MPs Warned to Protect Personal Info After Massive Data Leak mdi-fullscreen

Parliament’s cyber experts have just warned all MPs to better protect their private info following the Mail on Sunday’s story revealing a massive data breach of senior ministers’ personal phone numbers and passwords, all available on the web to anyone willing to cough up just £6.49. Including the private numbers of the PM, the Foreign Secretary and the Chancellor…

In an email sent this afternoon by Alison Giles and Mark Harbord, Parliament’s Director of Security and the Director of Cyber Security respectively, Members are encouraged to “[follow] online security best practice” and warned that the “risk of attacks by social engineering is also greater if an individual’s personal data are widely available online”. Although they do try to calm nerves a bit by insisting some of the data is “out-of-date”…

Read the full text below…

Dear Members,
You may have recently seen an article in the Mail on Sunday which highlighted a US-based data aggregation website which journalists had used to obtain the personal data (phone numbers, email addresses and in some cases passwords for sites such as LinkedIn or Dropbox) of Cabinet and Shadow Cabinet Ministers.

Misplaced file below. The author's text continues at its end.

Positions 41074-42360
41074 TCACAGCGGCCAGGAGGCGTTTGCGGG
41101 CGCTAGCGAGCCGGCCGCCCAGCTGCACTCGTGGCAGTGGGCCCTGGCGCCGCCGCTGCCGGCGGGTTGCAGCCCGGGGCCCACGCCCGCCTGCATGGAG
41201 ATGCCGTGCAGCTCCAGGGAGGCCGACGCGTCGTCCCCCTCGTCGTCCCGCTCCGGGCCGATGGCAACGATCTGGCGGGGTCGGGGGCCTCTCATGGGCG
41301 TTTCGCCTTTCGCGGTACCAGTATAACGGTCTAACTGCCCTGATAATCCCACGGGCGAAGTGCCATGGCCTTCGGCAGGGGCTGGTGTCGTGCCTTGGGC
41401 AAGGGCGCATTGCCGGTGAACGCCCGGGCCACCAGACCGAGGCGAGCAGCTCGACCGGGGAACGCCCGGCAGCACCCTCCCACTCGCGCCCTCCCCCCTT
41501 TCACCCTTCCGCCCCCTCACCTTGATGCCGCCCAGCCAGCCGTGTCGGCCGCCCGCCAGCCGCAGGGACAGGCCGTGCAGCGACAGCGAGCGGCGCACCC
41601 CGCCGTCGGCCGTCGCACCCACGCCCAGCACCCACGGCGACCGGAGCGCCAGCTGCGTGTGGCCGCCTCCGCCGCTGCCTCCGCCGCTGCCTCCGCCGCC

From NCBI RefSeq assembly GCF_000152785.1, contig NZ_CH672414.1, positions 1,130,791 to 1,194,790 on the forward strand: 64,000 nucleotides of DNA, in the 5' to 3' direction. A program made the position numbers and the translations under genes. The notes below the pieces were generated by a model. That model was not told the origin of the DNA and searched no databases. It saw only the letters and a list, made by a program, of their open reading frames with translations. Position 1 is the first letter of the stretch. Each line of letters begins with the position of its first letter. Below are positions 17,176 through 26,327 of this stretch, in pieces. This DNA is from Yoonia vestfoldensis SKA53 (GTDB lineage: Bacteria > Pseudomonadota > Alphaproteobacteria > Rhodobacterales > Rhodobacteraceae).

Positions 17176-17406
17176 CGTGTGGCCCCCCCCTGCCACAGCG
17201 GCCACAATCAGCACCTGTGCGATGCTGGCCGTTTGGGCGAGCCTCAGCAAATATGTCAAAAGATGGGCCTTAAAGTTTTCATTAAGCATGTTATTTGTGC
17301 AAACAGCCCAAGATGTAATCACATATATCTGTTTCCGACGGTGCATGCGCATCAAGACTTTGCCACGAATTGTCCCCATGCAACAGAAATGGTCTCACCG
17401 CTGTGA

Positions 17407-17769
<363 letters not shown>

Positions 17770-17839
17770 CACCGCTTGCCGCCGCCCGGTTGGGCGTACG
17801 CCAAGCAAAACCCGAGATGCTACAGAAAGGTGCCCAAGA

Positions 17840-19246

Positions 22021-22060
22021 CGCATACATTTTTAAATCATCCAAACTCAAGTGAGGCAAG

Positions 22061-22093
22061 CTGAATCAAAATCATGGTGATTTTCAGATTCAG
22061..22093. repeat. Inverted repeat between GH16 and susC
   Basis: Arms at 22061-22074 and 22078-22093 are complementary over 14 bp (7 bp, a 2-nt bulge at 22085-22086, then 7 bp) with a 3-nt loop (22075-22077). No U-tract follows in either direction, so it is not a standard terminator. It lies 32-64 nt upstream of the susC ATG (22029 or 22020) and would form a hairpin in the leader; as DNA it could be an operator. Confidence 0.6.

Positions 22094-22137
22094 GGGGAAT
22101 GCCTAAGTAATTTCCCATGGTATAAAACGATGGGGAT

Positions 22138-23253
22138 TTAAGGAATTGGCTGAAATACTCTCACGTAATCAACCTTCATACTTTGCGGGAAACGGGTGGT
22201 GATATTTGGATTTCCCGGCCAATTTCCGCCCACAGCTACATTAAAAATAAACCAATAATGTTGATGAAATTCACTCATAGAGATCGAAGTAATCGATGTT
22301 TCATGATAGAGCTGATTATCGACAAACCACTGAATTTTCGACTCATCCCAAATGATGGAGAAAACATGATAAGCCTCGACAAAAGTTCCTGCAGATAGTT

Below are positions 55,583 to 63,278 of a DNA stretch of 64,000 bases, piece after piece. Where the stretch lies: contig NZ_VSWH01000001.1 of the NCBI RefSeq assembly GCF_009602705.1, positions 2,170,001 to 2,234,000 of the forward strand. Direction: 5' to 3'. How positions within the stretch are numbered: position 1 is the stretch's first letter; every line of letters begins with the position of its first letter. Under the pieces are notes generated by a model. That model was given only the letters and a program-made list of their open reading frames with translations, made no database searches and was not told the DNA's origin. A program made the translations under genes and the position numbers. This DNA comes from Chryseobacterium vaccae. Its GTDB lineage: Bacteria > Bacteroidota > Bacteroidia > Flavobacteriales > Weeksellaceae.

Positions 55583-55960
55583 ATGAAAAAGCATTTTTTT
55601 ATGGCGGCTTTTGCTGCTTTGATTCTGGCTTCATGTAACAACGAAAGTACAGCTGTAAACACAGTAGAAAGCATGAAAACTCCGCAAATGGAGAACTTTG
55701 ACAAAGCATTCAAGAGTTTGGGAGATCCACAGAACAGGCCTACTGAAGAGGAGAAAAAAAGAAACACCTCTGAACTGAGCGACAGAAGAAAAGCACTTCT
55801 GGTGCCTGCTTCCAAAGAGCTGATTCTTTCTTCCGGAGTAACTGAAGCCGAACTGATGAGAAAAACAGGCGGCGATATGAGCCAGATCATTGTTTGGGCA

This security notice provides some more detail and offers advice on how to keep yourself safe online.

What has happened? The Mail on Sunday recently highlighted a US-based data aggregation website, which collates large amounts of personal data (phone numbers, addresses, email addresses, passwords, etc) found on the Internet and allows subscribers to search it by name or unique selector (e.g. email address). The data includes that of many millions of individuals worldwide and is not limited to UK Parliamentarians. Whilst most of the data on the site is already publicly available, some is ‘previously leaked’ data which the site has found online. This US-based website is one of a number of data aggregation websites offering similar services.

What’s the risk? As stated, much of the data on aggregation sites is already publicly available, or has been previously leaked onto the internet (and some is inaccurate or out-of-date). Aggregation sites make it easier for users to search for such information, which can then be used for nefarious purposes (such as sending `phishing’ attacks designed at gaining access to a user’s personal or financial details, or accessing voicemails not protected by a robust PIN). The risk of attacks by social engineering is also greater if an individual’s personal details are widely available online.

What should I do? Whilst data aggregation sites, and the data they hold, are not a new risk, it is possible that the press coverage will have increased public awareness of these services and could lead to an increase in targeting of accounts or general malicious online activity. Following online security best practice (such as using complex passwords and changing them regularly, applying two factor authentication to online accounts and completing system updates promptly) and reporting any suspicious activity will reduce the chances of a successful compromise.”

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mdi-timer October 7 2022 @ 16:38 mdi-share-variant mdi-twitter mdi-facebook mdi-whatsapp mdi-telegram mdi-linkedin mdi-email mdi-printer
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